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Rates or rebates, credits or cuts? Juggling the taxation dollar

By Nicholas Gruen - posted Tuesday, 1 February 2005


It's official. We’re taxed more than we have ever been. During the last election, remember how Howard kept reminding us how big the economy was - $800 billion? Well, over $200 million of those dollars (25 per cent of them) went to the Federal Treasury. The Commonwealth tax take has been rising steadily through governments of left and right of centre political persuasions. From below 20 per cent under Menzies, to a little over 20 per cent under Whitlam. From nearly 22 per cent under Fraser to nearly 23 per cent per cent under Hawke and Keating. Add another 5 cents in each dollar going to state and local governments and we’re paying around 30 cents in each dollar.

How did we get here?

Part of the answer is that Howard is actually less interested in economics than either Bob Hawke or Paul Keating. They were the great economic rebuilders after Whitlam’s economic vandalism and Fraser’s faux free marketry (ever-present in his speeches - but not his policies).

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Howard’s real passion - and his real success - has been as a culture warrior. His ascendancy first achieved when he managed to use the Tampa incident to give his cultural warfare a touch of street theatre. As an economic manager, Howard has always been eerily free of momentum. He knows that survival depends on avoiding recession so he’s never displayed the economic irresponsibility of a Whitlam. But then he’s enjoyed extraordinarily good economic times.

Remember the great GST adventure? It began amidst a blizzard of criticism, particularly from Howard’s traditional allies in business about his lack of vision. Fighting for his political life, Howard got his economic vision off the shelf - via the GST. It nearly killed him. But it did show that Howard, like Hawke and Keating, and unlike Fraser, was prepared to make tough economic decisions.

But basking in the increasingly dim afterglow of the GST, Howard has reverted to the pattern established early on in his Prime Ministership - economic directionlessness, followed by mid term doldrums from which he’s clawed his way back with lavish giveaways that ratchet up the tax take.

Early on, Howard’s giveaways were often tax cuts - for instance as compensation for the GST. Other giveaways feel just like tax cuts for voters - like the health insurance and childcare rebates but they have the opposite effect on the tax take - tax has to be increased to pay for the subsidies.

Howard seems to have grown increasingly fond of electorally targeted micro-goodies not easily delivered as tax cuts. As you read this, gazillions of gifties are zeroing in on their electoral targets. Annual installments of $100 for pensioners, $200 for self-funded retirees, $600 per child for families and $800 for apprentices. John Howard knows why apprentices are eight times as good as pensioners, and only four times as good as self funded retirees - but he’s not saying. In the meantime the cheques are in the post.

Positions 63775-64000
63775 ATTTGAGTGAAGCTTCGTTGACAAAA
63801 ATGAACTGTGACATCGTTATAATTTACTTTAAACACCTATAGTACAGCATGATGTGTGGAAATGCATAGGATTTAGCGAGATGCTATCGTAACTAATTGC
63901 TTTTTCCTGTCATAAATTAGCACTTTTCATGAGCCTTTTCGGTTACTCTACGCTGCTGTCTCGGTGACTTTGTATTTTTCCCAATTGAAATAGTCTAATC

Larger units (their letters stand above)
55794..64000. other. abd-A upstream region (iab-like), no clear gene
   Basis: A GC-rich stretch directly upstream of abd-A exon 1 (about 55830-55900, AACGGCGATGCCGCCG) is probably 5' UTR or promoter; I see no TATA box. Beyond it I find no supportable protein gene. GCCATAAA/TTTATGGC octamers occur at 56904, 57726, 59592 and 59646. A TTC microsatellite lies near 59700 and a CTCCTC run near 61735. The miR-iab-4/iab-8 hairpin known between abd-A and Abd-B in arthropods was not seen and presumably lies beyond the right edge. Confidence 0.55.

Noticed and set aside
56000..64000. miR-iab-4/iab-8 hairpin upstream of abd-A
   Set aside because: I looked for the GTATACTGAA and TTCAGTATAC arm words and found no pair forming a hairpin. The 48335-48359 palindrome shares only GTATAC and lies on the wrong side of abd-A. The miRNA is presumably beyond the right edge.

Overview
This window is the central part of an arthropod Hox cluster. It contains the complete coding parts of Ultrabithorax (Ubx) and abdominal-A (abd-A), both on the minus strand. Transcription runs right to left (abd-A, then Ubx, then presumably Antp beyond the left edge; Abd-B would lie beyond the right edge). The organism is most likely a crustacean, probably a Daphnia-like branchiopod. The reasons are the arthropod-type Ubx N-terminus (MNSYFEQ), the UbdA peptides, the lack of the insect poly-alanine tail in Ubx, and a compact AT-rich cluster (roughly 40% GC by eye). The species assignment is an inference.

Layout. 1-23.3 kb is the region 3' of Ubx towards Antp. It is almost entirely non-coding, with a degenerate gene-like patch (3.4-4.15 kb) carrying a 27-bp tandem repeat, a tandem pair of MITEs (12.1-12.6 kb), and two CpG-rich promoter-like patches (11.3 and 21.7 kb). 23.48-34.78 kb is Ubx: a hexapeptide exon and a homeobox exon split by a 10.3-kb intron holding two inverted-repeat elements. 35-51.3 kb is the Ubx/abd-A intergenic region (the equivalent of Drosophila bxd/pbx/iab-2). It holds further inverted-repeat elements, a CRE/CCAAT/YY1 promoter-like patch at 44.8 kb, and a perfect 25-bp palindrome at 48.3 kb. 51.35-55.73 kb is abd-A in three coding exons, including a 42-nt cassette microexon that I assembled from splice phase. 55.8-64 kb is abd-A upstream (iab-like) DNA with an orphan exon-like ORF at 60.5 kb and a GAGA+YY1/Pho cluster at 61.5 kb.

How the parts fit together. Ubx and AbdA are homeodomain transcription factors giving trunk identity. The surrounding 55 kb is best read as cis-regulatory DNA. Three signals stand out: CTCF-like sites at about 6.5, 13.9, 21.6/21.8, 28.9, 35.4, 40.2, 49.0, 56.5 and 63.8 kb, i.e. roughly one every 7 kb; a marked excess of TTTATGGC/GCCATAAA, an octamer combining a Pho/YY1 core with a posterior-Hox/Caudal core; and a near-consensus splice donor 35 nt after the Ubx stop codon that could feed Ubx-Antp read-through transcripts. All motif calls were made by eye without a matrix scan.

Cynically packaged though these gifts might be, at least some of them may be better policy than tax cuts. The ALP made merry with the Government’s failure to cut taxes for those earning under $52,000. But those with kids got their $600 cheques - which is a more economical way of getting money to lower income families with kids (where it can do more good) than more broadly based tax cuts.

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The news on Howard’s record tax take has strengthened the hand of a growing band within the Liberal Party supporting lower tax. They want to lower the top marginal rate from 48.5 per cent to 30 per cent - a nice windfall for those on incomes like theirs. And they highlight the need to lower taxes to improve incentives to move from welfare to work. But cutting the top marginal tax rate won’t help people get from welfare to work, because they won’t be on the top rate when they make the transition.

What they need is a policy which has helped cut the welfare rolls in the US - tax credits for low income working families. Welfare payments increase - as they should - with family size. But an employer won’t pay you more for each of your kids so after tax paid employment for those with kids doesn’t bring home much more than welfare. In America low income workers with kids receive credits on their tax of several thousand dollars each year per child, greatly increasing their incentive to work. We already do this through our system of family allowances. But we could do more. Howard seems to have opposed tax credits largely because the ALP was the first to propose them. But there are benefits for him in seeing things differently. Tax credits are micro-goodies which lower rather than increase the total tax take! 

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First published in the Courier-Mail as 'Poor helped more by tax breaks' on January 28, 2005.



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About the Author

Dr Nicholas Gruen is CEO of Lateral Economics and Chairman of Peach Refund Mortgage Broker. He is working on a book entitled Reimagining Economic Reform.

Other articles by this Author

All articles by Nicholas Gruen
Related Links
Tame Senate could deliver tax reform - On Line Opinion article
Tax cuts: Rein in the visible hand - On Line Opinion article
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